SXSW 2011 took place this past March and Raw Talent Guitar was there, exhibiting at Gear Alley, a new addition to the SXSW Interactive show.
The interactive trade show at SXSW has expanded each year since 1994 and was formerly known as SXSW Multimedia at the 24-year-old festival.
Last year (2010), Gear Alley was literally a strip – er, an “alley” – in the main hall of the trade show, which is more dedicated to online and social media companies.
Think Monster, Retail Me Not and Google. They were all there.
SXSW was a good time, but we were so busy we didn’t get to see much of the live performances around town.
When we did go out, we only saw a few bands at SXSW Official venues. Most were at a few “unofficial” venues we visited.
It would have been nice to see B.o.B., which was an exclusive invite-only event, or Cee Lo Green, who ended up canceling, and admittance into the major label nighttime showcases at SXSW was impossible anyway.
Even though we had badges, the nighttime showcases were hard to get into. It was yet one more aspect of SXSW that left us asking ourselves if it was all worth it as we watched a drummer play in the streets with the other people with and without badges left wandering around due to packed shows.
And considering the small amount of foot traffic in Gear Alley, it wasn’t worth the time spent inside rather than at all the live performances at the many venues involved with SXSW.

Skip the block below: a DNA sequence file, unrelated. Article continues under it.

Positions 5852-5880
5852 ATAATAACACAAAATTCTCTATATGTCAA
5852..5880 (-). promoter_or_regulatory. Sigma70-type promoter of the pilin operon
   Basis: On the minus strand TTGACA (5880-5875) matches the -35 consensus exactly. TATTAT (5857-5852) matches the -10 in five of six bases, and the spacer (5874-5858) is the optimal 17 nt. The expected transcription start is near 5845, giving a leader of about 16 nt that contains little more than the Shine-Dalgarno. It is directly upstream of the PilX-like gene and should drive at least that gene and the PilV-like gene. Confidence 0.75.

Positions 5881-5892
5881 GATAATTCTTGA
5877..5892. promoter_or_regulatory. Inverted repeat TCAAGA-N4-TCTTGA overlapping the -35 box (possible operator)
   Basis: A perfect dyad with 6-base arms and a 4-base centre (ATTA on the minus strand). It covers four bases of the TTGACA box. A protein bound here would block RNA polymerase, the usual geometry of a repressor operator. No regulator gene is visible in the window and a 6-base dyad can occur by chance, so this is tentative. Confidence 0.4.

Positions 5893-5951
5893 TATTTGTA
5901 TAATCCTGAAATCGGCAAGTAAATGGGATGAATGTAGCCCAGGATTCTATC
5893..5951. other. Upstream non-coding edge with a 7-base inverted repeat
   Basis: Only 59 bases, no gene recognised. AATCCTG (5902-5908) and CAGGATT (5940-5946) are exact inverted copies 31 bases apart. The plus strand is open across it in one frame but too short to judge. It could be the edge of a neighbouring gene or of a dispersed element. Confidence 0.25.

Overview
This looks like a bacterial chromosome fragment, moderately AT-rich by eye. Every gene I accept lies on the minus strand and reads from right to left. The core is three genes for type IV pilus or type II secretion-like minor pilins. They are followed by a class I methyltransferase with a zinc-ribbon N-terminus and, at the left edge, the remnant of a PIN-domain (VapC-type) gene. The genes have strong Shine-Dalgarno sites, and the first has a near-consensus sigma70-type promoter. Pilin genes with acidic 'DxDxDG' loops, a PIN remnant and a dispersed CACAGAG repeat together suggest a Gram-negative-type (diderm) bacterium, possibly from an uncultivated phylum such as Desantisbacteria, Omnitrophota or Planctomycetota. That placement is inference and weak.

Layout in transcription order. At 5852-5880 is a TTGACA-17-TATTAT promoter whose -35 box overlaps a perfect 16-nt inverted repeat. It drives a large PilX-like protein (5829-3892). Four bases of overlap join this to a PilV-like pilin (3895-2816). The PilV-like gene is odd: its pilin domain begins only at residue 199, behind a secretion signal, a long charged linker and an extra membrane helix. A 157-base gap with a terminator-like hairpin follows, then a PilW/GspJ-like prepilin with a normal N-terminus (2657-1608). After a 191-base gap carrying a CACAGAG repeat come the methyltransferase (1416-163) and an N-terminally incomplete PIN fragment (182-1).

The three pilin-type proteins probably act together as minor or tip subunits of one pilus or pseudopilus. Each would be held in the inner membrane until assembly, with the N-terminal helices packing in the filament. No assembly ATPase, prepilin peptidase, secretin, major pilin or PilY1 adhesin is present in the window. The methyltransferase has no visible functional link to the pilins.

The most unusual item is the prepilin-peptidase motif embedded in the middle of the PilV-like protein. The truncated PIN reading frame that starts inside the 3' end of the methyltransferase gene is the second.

Don’t get me wrong. Gear Alley was cool. There were even bands playing and DJs spinning in the trade show.
We were right next to people from Casio Keyboards and we met guys from Fender and Santa Cruz guitars. That’s good networking right there, and to be fair, when people did stop by our booth, they loved it.
Raw Talent Guitar continues to WOW people. That’s the real point.
Each of the other halls were much more packed than Gear Alley, which led us to believe that at an event filled with indie music up close and personal, people don’t want to walk around a trade show about gear, equipment, amps, road cases, lighting equipment and such.
They’re over the wow-factor of everything and the stuff in Gear Alley was deemed uncool.
And Raw Talent Guitar is cool! We know because people told us so.
We checked out the other halls at the convention center’s trade shows, including the Guitar Showwhich left us in awe at the amazing guitars.
At the Stock Art show, we purchased posters of concerts we’d once attended (look for a post on that topic later, with lots of pictures!)
At the end of the entire experience, it remains an industry show. Go look up SXSW on Wikipedia and it will tell you the same thing. If you have the friends in the industry or are “in the know” you might get into bars on the fly. It really won’t matter how big the venue is inside, if it’s a popular showcase… good luck getting inside.
The crowds at night were much larger. We had badges as attendees and exhibitors and we still were denied at some of the cool places in town. Our industry friends were connected enough to tell us we’d be denied, but not connected enough to actually get us in.
If you can afford to get a decent hotel downtown and you can avoid driving or parking, and as long as you can handle BBQ for breakfast lunch and dinner, we would definitely recommend SXSW. Just make sure you can walk and plan ahead so you can take a week off of work and like to drink.